Tell Me Who Your Friends Are?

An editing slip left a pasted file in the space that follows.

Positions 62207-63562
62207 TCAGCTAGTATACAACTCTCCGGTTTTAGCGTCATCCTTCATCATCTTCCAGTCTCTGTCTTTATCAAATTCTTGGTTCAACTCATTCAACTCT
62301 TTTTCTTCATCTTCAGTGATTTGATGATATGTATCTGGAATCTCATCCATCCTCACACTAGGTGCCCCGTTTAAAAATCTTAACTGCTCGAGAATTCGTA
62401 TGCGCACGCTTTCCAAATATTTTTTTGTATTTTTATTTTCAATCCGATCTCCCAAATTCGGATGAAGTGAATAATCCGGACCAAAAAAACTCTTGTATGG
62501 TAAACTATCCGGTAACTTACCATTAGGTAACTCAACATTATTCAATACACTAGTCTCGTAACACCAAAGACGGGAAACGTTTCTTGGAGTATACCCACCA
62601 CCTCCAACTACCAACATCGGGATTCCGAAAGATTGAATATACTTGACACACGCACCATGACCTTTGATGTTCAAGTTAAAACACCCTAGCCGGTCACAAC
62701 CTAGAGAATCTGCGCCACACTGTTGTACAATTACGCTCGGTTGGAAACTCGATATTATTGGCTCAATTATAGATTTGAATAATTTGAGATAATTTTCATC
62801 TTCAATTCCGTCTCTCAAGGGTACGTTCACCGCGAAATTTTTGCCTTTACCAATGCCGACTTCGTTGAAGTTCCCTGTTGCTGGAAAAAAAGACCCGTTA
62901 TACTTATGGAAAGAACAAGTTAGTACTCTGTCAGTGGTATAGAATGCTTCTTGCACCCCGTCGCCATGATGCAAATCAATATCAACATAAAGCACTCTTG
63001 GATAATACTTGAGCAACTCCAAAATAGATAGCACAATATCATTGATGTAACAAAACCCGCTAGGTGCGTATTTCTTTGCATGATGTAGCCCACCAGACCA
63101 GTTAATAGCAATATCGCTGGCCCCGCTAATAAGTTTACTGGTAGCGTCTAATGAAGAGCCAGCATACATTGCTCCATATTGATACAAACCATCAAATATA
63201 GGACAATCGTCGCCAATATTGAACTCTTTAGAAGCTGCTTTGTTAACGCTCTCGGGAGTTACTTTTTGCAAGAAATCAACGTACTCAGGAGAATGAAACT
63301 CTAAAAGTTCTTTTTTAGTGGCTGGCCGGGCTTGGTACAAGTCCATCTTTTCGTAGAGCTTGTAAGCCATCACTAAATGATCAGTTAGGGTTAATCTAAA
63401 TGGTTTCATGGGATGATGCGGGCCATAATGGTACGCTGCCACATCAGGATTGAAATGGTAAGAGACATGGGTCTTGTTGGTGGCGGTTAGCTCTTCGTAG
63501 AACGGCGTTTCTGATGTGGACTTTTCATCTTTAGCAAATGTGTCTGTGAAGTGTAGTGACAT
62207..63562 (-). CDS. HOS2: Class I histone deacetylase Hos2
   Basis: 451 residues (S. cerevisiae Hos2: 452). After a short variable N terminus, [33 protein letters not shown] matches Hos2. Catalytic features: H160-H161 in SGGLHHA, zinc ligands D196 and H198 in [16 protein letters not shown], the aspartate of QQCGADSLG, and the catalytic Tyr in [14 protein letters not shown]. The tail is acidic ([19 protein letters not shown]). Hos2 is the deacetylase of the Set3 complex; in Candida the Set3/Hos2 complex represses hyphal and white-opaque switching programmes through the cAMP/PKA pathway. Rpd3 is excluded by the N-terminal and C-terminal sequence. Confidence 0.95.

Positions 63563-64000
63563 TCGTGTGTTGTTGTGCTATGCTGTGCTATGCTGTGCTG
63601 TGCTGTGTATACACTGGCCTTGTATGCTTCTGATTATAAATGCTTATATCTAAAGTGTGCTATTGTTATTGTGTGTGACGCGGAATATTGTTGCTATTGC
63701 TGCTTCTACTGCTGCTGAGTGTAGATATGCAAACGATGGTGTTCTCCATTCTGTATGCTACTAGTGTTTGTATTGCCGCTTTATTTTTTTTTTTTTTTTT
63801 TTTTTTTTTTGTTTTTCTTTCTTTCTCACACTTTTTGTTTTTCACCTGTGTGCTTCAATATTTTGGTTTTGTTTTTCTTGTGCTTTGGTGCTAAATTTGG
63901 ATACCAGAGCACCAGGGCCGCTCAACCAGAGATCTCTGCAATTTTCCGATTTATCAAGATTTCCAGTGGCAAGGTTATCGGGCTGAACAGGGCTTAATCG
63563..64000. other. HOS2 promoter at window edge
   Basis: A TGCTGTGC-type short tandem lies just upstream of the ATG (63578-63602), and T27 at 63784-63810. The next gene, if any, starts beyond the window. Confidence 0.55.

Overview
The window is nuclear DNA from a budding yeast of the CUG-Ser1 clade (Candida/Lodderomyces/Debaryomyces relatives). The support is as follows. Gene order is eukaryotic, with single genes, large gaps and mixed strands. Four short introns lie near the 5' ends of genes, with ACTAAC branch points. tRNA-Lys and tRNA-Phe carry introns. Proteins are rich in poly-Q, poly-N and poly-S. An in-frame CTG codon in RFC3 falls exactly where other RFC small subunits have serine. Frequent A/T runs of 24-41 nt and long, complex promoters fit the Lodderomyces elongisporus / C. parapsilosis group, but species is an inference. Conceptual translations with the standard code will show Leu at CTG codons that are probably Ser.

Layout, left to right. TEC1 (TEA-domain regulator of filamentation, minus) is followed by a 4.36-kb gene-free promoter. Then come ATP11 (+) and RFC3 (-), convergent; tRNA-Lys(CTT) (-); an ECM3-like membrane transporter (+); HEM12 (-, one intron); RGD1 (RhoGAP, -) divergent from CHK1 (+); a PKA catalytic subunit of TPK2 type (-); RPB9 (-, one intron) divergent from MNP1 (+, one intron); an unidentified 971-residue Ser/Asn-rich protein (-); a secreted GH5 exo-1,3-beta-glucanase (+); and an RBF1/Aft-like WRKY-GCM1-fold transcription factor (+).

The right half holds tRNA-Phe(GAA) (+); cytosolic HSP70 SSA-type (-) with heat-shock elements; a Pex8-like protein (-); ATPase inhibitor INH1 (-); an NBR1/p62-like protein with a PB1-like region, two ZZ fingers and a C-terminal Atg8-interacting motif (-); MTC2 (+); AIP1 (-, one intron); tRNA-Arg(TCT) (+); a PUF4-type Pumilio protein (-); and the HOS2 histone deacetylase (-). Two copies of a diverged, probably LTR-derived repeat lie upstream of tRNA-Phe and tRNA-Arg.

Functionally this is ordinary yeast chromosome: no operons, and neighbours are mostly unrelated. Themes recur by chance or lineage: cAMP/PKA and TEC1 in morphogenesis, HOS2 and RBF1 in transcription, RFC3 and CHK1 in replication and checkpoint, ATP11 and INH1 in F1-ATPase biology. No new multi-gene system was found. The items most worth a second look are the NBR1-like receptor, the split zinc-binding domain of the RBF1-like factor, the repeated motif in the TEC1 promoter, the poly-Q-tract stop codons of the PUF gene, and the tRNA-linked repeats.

On a daily basis we are bombarded with an enormity of information. Facebook, Twitter, texting, emails, 24-hour-news cycles, etc. What we don’t realize, perhaps, is how this barrage of overfeed continually attempts to define and influence who we are. Each byte is competing to shape our thoughts, instigate our emotions, and capture our attention as did some over-possessive childhood friend who always tried to tell you what to do. He was the friend your parents advised you from hanging out with because in his company you always ended up in trouble. In today’s information rage, we also obsessively cling to certain media and sites as an entertaining companion who is there for us day or night. Rarely do we stop and ask whether these are “friends” with whom I should be spending time? Do you ever find yourself posting something especially harsh and uncharacteristically “you” because the peer pressure on whatever side of the political blogosphere you’re on is rooting you on? Have you ever found yourself becoming too friendly online, as a married person, with someone of the opposite sex? Have you ever spent too much money shopping online because you’ve been lulled into a mindset of needing? These unguarded moments can accumulate and soon that statement you posted gets you into trouble, maybe even costing your job. That woman at the end of the send button soon invites you for more than a chat. That online spending soon leads you into unsustainable debt. These are the ways of the Serpent, our evil inclination, who never comes dressed as a snake anymore. Today he comes dressed in a miniskirt, in an irresistible sale, in many subtle forms that tweak us ever imperceptibly out of Eden. How many of us were deeply bothered by President Obama’s affiliation with Reverend Wright and other individuals. Were we just condemning the reverend’s anti-Americanism, or were we instinctually feeling that if you sit long enough in the pew, you’ll come to share the view. Thus it is for good reason too that the Talmud cautions us to “keep away from a bad neighbor” even if your morals are antithetical to his and you think that you can withstand the influence of his evil ways. Remember that evil has been around a lot longer than we have and that it is an unabatable fire with the sole mission of scorching your soul. Remember always that when you play with fire you get burned. You cannot spend your days in a fish store and come out smelling like roses. We learn in the Biblical story of Joseph, that day after day the wife of his Egyptian “boss” would make sexual advances to him. Reared in a pure home, he continually spurned her advances not wanting to sin against God. However, the Zohar teaches that Joseph almost yielded. Thus it comes as little surprise in this week’s Torah reading that Joseph advises his father and brothers to tell Pharaoh that they were shepherds, a trade which was despicable to the Egyptians. As such, Pharaoh gave them a place to dwell outside of the city’s hubbub, where idol worship was rampant. Joseph wanted to keep his family far away from any possible bad influences. No person is strong enough to flirt with a situation or environment over and over again and leave unscathed. Thus, it is essential that each person scrutinize his surroundings and friends, as well as the things he reads and the habits he feeds. For every single thing in your life is a like a sculptor’s chisel shaping the person you become. Stand vigilant so that the best of you is not being chipped away. Sponsored by Wordsmithy Editing Services